The Christian faith has some pretty outrageous visions for what’s possible in the world. Peaceful nap times for predators and prey, weapons of war melted down into farming tools, sumptuous feasts with more than enough for all people, and trees with leaves that can heal our nations are all part of its poetic vocabulary of a one-day restored creation. Again and again, these dreamy visions hope to include all people, all nations, speakers of all tongues. It’s a vision of abundance and inclusion that gave rise to what Martin Luther King, Jr. called the Beloved Community.
On these hopes, the Christian church has more often than not disappointed.
In terms of race, the Christian church in America has been a mostly segregated space. In terms of gender, it’s mostly been a space where women have been limited or even silent in their leadership. And in terms of gender identity and orientation, the church has mostly been an unsafe and even homophobic space for LGBTQ peoples.
Some of us, though, still hold out for the dream of church as a place of beloved community. We think that faith spaces go best for us all when they are truly shared spaces of belonging for all people.
In this spirit, we offer seven steps toward making an inclusive church a space belonging for all people.
1. Read The Bible
Maybe this seems like an odd place to start. The Bible is an ancient and diverse set of ancient texts. You wouldn’t think it would have much to say about how communities hold diversity of race, language, politics, or sexual identity and orientation. When it comes to the details, sometimes that’s true.
But to shape a beautifully equitable, diverse, and inclusive faith-based community, it helps to have a deep set of spiritual and moral reasons for doing so. It helps to have a story that guides you.
For Christians, parts of that story emerge from our sacred text.
I think of the early church, as it figured out how to share the message and life story of a crucified Jewish rabbi with people throughout the Roman Empire. Awkward encounters occurred across differences. The recipients of the message sometimes had as much to teach the messengers as the other way around. Changes were made. Everyone experienced God and truth and one another anew.
I remember Jesus himself, as he moved beyond the ideas and people of his rural, Jewish childhood and offered healing, liberating ideas and touch and relationship to all he encountered.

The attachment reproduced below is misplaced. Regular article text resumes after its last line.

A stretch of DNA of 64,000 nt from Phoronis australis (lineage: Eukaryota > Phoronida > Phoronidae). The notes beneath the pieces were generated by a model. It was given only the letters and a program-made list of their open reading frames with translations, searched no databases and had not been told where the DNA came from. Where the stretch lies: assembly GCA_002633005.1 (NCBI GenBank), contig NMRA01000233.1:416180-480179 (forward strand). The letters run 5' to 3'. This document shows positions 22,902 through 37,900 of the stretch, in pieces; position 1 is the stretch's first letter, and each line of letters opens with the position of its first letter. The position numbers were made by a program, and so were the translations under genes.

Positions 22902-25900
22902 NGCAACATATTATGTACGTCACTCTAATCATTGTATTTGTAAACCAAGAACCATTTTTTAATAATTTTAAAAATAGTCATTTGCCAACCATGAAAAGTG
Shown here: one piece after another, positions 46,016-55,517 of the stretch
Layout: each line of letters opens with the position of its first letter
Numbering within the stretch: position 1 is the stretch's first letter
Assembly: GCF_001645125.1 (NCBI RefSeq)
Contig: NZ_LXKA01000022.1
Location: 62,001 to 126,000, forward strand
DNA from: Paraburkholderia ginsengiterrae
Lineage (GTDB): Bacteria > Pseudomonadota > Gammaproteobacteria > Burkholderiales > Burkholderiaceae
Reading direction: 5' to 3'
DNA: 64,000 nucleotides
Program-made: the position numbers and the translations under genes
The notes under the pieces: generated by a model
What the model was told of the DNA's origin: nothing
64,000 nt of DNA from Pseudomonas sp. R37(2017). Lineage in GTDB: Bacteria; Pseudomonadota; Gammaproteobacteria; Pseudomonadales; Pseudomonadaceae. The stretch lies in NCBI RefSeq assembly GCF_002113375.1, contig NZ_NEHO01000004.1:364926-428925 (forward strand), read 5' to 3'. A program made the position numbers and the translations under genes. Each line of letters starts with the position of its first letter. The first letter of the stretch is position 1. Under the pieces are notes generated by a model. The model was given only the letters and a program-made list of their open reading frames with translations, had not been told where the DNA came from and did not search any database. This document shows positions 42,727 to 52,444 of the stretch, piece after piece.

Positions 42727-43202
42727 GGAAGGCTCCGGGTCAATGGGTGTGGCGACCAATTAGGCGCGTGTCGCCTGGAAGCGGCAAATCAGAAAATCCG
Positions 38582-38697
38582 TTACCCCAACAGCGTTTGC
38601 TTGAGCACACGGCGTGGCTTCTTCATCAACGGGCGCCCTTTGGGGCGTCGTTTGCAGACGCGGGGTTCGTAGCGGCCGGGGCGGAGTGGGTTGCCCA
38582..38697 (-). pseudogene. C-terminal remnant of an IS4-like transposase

I think of the whole arc of the Hebrew scriptures and prophecy that shaped Jesus, as it moves from the tale of a single founding family to the vision of all people through the earth feasting and worshiping together.
All these stories ground me, guide me, and give me hope.
2. Change What’s Happening at the Center Stage
I’m a lifelong resident of Greater Boston. I once visited a church in my city that was full of transplants from other cities. But there was one guy there playing a small role in the service who wasn’t just from Boston, he was like the Hollywood caricature of all things Boston – Red Sox cap, Irish features, thick accent. He seemed like the token local guy, added to the side of the show, in hopes that other locals would feel welcome.
Diversity window dressing doesn’t work, though. America’s colleges and universities are famous for pictures of happy, diverse gatherings of beautiful students on their glossy brochures and websites. But if you spend time in those schools, you may not always find that reality matches the advertisements.
Churches too. It’s hard to find a church that says all people are welcome there. Church people have hopes for what the church can be. They may want all people to feel welcome. They may want the community to look diverse. but they may not be willing to change anything about their worship or culture or beliefs or practices to make this so.
If you want an inclusive church, you have to want to be different. An inclusive church that doesn’t just host other people until they become like you. It changes to reflect the gifts of presence of its participants.
An inclusive church doesn’t just center one culture’s story and sample from others around the edges. It welcomes everyone at center stage.
An inclusive church pays attention to who is leading, making sure that as much of the community as possible is represented at the top.
When we think about who is on staff at the church, who’s preaching, who’s on the Board, who is leading our groups, we want to make sure that as much of the community as possible sees part of their story and identity in our leadership. For instance, we’re a multiracial church in a predominantly white region of the country, and we have a white senior pastor. So we make sure that our Board is half or majority people of color.
It’s not just fair and effective, it’s wise and even biblical.
4. Don’t Center Politics, but Don’t Run From It Either.